Not many people sat in the folding chairs in front of the platform. Nor were there as many blankets strewn around on the grass as there would be when Toke Lobo and the Pack took the stage. Luke felt bad for the performers. He sat through a magic act in which he saw every alleged sleight of hand. The garage band that followed should have stayed parked.

Then the valentine girl came out.

Her eyes were so pure a shade of blue he didn’t think they were real. She must have stolen the color from one of the mountain lakes high above Loup Garou. And her mouth. Ancient Ones, her lips were pink and shiny and full, as if she’d spent the past half hour kissing someone. A slight gap in her top front teeth personalized her smile. Her golden hair snagged the sun, then released beams in prisms of colors wealthy enough to tempt any leprechaun.

“Abigail Grant from Oak Moon,” the emcee announced. A girl in the front row whooped and hollered. Abigail’s fan club.

Luke leaned back in his chair. Abigail’s set wasn’t long—three numbers. The first was a cover of Adele or Christina Perri or something familiar sounding from the radio. The second song was . . . okay. The chord changes were simple and the lyrics adequate, but nothing to impress anyone. And Abigail’s voice was too smooth. Homogenized. There were no rough edges for the notes to cling to. As a performer, she was bland.

But those lips formed a perfect frame for naughty.

Oh, he was going to enjoy exploring those lips and having them explore him.

Her third and final number had him rethinking her talent—or lack thereof. Not that he was any kind of expert, but her voice wasn’t . . . big enough to do the lyrics justice. She sounded like cotton candy—pastel and sweet, but without substance. But the words, listening past the shell of her voice—there was power in lyrics, strength she undermined by singing. She infused the song with sorrow when the meaning required rage.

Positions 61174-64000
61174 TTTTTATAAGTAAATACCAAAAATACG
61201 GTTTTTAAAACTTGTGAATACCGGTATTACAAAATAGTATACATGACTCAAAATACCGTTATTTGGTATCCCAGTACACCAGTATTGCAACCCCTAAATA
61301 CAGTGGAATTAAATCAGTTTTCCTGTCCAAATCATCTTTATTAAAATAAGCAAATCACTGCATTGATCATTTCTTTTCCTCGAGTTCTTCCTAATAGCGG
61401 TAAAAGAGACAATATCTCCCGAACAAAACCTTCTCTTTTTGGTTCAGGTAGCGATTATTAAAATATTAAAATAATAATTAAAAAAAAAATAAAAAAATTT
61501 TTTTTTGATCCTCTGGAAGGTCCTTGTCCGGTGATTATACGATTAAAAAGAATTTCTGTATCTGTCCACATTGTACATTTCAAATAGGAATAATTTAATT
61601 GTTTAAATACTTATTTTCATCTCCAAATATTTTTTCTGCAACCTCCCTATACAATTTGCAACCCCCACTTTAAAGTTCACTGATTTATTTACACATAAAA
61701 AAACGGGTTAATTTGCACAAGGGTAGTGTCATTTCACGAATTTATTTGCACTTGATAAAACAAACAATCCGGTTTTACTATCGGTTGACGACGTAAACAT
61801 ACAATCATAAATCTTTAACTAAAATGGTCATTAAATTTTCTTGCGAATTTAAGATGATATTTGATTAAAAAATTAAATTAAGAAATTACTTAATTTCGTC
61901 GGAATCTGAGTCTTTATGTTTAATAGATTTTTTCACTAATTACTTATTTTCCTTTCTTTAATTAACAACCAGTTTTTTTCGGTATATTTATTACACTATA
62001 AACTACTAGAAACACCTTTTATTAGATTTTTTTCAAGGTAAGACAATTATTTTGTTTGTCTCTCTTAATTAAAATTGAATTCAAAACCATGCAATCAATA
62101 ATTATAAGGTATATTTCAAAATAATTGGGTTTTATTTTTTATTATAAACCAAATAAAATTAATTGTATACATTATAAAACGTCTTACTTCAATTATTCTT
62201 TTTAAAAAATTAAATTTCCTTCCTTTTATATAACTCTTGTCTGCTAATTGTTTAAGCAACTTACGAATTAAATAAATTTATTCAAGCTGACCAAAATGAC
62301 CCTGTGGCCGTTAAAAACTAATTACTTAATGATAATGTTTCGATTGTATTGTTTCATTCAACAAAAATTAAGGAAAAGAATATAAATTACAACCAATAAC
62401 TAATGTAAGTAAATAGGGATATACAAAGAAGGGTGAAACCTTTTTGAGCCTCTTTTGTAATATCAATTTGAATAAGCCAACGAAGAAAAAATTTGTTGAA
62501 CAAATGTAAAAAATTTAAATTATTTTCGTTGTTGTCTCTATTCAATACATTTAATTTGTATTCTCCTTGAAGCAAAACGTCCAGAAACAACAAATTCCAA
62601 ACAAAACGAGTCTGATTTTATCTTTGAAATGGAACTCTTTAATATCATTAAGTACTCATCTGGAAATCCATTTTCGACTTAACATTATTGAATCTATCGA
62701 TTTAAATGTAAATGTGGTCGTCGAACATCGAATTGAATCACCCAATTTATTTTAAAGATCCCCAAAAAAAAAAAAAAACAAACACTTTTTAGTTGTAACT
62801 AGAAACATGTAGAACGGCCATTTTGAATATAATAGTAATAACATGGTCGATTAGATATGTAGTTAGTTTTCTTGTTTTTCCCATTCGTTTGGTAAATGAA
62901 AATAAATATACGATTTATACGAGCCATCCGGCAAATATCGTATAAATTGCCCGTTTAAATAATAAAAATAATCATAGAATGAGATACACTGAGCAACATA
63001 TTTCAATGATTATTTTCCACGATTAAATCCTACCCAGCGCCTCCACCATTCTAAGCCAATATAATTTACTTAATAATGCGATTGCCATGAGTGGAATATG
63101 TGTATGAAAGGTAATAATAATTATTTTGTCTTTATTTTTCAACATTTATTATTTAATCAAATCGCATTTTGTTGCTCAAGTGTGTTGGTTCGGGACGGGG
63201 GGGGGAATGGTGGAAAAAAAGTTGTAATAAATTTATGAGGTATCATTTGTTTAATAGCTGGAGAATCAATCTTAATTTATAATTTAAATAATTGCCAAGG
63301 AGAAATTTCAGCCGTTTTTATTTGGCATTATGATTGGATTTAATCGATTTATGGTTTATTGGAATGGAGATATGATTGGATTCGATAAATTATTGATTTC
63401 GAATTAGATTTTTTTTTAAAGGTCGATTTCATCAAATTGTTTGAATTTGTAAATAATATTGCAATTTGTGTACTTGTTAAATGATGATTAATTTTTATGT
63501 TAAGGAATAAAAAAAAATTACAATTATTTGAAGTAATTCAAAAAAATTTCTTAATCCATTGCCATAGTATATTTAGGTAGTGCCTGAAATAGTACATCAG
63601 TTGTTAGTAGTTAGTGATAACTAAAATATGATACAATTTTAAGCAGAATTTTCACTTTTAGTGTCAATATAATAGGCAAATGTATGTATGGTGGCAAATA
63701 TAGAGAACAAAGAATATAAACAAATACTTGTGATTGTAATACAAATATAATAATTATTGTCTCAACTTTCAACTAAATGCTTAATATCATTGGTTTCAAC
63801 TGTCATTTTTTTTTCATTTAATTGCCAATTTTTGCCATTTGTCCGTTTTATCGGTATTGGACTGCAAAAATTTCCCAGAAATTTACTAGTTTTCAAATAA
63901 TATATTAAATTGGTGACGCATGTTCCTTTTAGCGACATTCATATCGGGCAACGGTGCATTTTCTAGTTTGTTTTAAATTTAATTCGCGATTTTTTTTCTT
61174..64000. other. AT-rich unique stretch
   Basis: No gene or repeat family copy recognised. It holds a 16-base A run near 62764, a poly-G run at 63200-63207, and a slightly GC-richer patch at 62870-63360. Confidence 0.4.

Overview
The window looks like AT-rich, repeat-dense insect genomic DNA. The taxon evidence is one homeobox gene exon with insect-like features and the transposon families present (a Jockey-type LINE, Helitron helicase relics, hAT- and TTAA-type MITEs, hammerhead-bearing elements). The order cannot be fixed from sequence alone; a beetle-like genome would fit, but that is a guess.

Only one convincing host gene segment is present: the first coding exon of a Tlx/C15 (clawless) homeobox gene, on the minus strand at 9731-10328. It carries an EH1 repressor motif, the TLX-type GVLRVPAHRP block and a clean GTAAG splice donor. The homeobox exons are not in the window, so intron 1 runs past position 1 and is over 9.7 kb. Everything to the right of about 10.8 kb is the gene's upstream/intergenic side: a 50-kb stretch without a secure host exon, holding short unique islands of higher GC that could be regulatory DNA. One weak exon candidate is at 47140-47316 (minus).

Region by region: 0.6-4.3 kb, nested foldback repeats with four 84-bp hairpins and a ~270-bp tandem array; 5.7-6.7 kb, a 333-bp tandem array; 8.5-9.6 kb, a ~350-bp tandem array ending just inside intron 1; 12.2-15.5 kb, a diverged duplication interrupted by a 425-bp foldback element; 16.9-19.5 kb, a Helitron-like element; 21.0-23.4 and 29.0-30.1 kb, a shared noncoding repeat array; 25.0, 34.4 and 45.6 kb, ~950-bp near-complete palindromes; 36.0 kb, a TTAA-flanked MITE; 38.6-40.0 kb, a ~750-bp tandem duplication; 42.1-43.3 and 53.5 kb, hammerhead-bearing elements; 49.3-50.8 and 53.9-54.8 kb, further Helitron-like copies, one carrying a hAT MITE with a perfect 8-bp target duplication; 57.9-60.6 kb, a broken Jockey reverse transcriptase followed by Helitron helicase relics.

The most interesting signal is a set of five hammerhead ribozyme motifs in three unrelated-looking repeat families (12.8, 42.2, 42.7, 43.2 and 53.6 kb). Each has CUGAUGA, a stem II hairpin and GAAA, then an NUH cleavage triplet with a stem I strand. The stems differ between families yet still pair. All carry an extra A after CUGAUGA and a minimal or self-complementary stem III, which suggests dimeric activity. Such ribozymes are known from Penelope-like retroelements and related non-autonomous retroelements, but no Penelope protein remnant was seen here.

The smattering of applause as she concluded was embarrassing. She must have realized it, because her cheeks darkened, as if she was blushing.

Luke clapped. He knew how awful being in front of an unappreciative audience could be. He made his way to the edge of the stage, where portable stairs aided the performers getting off and on the platform.

“Hey,” he said, lifting his hand to help her descend.

She hesitated, then her too-blue eyes widened.

Luke thought he might drown.

“You’re the drummer for Toke Lobo,” she said. Her speaking voice was as smooth as her singing voice. She took his hand.

“Luke. Nice to meet you.” He grinned. Women loved his grin. At least, that’s what they told him. “You must be thirsty after all that singing. Can I buy you a cup of lemonade?”

Abby wasn’t much of a dreamer any more. When she’d been a little girl and her father was still alive, when she and Libby and Mama were the suns to Daddy’s moon, life had been full of possibilities. But a freak accident left Mama a widow with two girls to support. The last fantasy Abby allowed herself was that Gary and Mama got married because they loved each other. A whole week went by before reality betrayed her.

Nowadays, the closest she came to dreaming was wishing Mama would get better and divorce Gary. But Mama was dying and the family needed Gary’s paycheck and health insurance. Needed to keep paying the taxes on the little house on Silver Moon Terrace in order to keep a roof over their heads.

Abby couldn’t bring herself to tell Mama being homeless might be better. Safer.

MJ Compton Author Photo

MJ Compton Bio

MJ Compton grew up near Cardiff, New York, a place best known for its giant, which inspired her to create her own fiction.

Although her 30-year career in local television included such highlights as being bitten by a lion, preempting a US President for a college basketball game, giving a three-time world champion boxer a few black eyes, a mention in the Drudge Report, and meeting her husband, MJ never lost her dream of writing her own stories.

MJ still lives in upstate New York with her husband. She’s a member of Romance Writers of America and Central New York Romance Writers. Music and cooking are two of her passions, and she enjoys baseball and college basketball, but she’s primarily focused on wine . . . and writing.


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Posted by on May 19, 2016 in Spotlight On